In Mandarin, the James family and the Harley family were both attacked. Mrs. Harley and her infant were both killed. The settlements of Wacahoota and New Smyrna were burned by 50-100 Indians. William Cooley’s wife, their children and tutor were killed at their home at the New River settlement while Cooley was away salvaging a shipwreck. The New River settlers then abandoned the area and it would be many years before they returned.

Wiley Thompson—sutler and Indian agent in charge of the removal of the Seminole from Florida—and Lt. Smith were attacked and murdered just outside Fort King. The sutler’s store, in sight of the fort, was burned and all his staff killed. Thompson himself was shot over a dozen times. Osceola led in this attack.

The plantation homes of many others were put to the torch—the homes of Moses E. Levy, Gabriel Priest, Mr. Dunham, the homes of de Peysters and the Heriots, the Spring Garden plantation; the homes of Henry Cruger, the Andersons, Samuel Williams, and many others felt the wrath of the Seminole.

Fort Defiance at Micanopy and Fort Drane near the Clinch plantation were both eventually deemed so ineffective in protecting the settlers that they were abandoned. About four miles from Clinch’s Fort Drane, the home of Wiley Brooks was burned to the ground. In Charlotte Harbor, the customs director was killed and his home burned. Indian Key, once the capital of Dade County, was viciously attacked by Spanish Indians whose leader was Chekika. At least 18 died. This was called the Perrine Massacre, in honor of Dr. Perrine who was killed and whose family barely escaped.  A town in Dade County is named for the good doctor.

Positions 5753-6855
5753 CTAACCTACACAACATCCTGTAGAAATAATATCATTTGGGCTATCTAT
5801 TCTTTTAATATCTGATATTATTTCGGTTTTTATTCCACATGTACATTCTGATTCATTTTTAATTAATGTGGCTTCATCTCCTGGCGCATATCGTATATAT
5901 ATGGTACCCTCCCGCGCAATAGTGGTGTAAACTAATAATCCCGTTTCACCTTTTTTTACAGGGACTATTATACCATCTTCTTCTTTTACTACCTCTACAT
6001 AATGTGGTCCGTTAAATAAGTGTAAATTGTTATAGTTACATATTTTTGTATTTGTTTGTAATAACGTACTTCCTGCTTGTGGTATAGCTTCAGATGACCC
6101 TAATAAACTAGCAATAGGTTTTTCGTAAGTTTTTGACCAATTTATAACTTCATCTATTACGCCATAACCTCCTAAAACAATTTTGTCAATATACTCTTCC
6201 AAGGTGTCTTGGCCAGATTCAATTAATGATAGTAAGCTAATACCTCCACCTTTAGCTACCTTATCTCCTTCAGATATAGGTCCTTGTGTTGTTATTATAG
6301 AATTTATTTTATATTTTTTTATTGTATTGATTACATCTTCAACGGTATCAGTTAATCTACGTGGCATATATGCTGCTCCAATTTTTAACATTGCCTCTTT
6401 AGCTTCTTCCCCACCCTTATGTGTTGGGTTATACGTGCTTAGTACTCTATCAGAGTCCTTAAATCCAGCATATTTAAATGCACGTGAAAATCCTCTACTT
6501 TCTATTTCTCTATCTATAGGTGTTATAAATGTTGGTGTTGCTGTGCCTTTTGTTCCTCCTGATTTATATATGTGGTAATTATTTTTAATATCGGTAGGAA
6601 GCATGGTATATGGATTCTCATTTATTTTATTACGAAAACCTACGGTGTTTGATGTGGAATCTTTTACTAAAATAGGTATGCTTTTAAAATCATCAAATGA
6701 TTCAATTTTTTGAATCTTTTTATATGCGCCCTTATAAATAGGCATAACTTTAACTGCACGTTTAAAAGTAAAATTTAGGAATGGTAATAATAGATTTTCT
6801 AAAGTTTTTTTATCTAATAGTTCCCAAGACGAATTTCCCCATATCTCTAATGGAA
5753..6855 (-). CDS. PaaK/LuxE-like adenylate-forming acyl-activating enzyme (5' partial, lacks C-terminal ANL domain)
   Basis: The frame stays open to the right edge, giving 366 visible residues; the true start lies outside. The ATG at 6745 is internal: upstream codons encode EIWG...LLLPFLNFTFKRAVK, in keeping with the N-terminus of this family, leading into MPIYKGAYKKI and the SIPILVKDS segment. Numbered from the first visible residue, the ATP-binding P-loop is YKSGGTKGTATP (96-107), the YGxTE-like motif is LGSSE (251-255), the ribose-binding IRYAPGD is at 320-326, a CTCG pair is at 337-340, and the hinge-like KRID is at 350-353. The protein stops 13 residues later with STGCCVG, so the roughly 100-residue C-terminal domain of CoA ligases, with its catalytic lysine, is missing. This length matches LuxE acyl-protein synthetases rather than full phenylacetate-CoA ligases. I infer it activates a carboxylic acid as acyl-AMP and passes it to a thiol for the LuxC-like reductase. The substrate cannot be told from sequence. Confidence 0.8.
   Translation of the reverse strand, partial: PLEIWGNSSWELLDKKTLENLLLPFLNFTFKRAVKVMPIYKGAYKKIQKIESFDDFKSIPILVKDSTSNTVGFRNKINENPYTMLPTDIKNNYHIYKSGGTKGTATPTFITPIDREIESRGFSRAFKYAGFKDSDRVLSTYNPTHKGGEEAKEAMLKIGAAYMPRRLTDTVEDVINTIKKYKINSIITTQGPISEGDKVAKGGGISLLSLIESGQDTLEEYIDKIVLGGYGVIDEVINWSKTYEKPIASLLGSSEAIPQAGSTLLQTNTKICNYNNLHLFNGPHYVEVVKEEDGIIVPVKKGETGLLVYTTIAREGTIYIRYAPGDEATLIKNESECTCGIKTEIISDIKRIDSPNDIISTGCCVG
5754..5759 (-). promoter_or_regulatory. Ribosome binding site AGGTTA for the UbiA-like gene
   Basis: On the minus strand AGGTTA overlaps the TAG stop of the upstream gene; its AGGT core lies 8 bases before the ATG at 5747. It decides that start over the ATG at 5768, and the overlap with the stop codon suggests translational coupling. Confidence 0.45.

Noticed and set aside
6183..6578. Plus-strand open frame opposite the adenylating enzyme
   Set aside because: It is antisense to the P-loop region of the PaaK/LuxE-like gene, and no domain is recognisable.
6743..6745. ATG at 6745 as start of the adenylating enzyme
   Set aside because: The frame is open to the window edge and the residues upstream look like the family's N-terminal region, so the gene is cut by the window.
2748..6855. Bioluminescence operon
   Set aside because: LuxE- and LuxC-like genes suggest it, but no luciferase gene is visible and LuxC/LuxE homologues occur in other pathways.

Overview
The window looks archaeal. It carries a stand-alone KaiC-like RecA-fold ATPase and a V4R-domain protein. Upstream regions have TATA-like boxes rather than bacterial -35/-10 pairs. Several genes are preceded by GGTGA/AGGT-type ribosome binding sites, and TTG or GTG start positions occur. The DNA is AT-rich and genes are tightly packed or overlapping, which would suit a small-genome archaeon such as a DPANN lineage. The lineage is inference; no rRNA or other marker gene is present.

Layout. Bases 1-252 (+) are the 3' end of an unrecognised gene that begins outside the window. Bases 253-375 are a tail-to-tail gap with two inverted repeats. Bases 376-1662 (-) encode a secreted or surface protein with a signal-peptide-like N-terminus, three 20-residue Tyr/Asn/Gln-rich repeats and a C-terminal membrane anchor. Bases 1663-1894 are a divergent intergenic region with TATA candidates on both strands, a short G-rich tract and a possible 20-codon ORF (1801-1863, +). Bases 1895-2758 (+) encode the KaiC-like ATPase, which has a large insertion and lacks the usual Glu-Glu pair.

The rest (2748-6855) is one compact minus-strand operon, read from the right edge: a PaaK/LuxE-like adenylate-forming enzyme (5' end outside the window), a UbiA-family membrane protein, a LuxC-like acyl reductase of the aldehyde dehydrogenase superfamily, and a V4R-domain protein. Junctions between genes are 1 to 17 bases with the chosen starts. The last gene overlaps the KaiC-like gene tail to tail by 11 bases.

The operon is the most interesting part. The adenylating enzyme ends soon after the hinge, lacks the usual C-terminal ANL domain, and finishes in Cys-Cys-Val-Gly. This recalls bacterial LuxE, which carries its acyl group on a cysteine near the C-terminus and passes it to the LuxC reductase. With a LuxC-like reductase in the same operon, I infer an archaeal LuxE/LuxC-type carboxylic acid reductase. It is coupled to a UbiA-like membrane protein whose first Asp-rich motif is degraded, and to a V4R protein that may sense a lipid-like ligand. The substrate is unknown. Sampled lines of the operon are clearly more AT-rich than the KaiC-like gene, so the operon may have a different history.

And so, the war dragged on with the new Florida settlers.  Now, the forts and early plantations are nearly all gone, but the place names remain. And perhaps the memories, deaths, and suffering of those early Florida pioneers will remain. I would not be surprised if their ghosts walk among us as well.


What to Expect from the Taliban as They Retake Afghanistan